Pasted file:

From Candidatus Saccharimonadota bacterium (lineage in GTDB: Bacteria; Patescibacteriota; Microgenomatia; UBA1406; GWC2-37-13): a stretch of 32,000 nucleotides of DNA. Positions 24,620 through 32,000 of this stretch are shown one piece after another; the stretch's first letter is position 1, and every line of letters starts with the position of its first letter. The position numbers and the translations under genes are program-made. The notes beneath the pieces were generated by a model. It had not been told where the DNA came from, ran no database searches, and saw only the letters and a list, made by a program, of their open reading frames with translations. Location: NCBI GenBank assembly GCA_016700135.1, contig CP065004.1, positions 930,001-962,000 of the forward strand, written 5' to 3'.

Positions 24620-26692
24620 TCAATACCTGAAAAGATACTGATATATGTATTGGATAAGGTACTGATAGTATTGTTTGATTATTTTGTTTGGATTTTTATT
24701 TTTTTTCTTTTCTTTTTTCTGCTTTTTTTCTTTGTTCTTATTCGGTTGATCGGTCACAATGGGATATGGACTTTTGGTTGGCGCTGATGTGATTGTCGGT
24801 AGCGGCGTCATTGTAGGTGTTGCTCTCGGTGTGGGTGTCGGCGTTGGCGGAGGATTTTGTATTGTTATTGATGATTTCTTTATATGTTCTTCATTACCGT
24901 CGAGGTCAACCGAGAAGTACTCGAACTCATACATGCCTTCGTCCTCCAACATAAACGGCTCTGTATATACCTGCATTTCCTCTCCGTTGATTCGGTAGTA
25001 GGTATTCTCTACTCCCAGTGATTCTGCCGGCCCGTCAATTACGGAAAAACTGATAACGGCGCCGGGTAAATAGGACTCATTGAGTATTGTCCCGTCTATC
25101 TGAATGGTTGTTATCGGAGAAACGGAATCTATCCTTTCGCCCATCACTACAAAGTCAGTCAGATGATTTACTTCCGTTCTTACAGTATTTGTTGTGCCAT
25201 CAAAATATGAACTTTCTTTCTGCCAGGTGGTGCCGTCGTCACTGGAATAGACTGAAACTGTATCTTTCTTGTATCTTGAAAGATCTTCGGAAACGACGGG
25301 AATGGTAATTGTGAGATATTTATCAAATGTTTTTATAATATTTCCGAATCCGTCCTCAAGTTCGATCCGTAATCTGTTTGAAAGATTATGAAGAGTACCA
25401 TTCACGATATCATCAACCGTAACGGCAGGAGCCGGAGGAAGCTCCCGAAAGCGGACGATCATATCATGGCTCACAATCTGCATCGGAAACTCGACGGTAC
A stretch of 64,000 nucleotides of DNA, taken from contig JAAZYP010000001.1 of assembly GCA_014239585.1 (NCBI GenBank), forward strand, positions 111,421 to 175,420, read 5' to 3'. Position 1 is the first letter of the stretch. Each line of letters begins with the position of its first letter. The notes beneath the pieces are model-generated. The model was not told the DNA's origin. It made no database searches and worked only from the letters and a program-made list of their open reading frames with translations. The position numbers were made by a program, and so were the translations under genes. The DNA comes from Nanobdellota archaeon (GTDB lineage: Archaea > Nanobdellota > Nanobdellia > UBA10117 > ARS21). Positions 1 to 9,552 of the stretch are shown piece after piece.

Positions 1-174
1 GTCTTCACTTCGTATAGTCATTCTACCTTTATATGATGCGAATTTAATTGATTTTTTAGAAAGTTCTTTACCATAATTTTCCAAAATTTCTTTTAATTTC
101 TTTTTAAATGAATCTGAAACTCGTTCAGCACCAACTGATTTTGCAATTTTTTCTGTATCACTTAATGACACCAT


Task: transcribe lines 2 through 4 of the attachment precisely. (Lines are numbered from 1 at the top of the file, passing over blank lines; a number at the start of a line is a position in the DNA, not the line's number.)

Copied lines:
Positions 24620-26692
24620 TCAATACCTGAAAAGATACTGATATATGTATTGGATAAGGTACTGATAGTATTGTTTGATTATTTTGTTTGGATTTTTATT
24701 TTTTTTCTTTTCTTTTTTCTGCTTTTTTTCTTTGTTCTTATTCGGTTGATCGGTCACAATGGGATATGGACTTTTGGTTGGCGCTGATGTGATTGTCGGT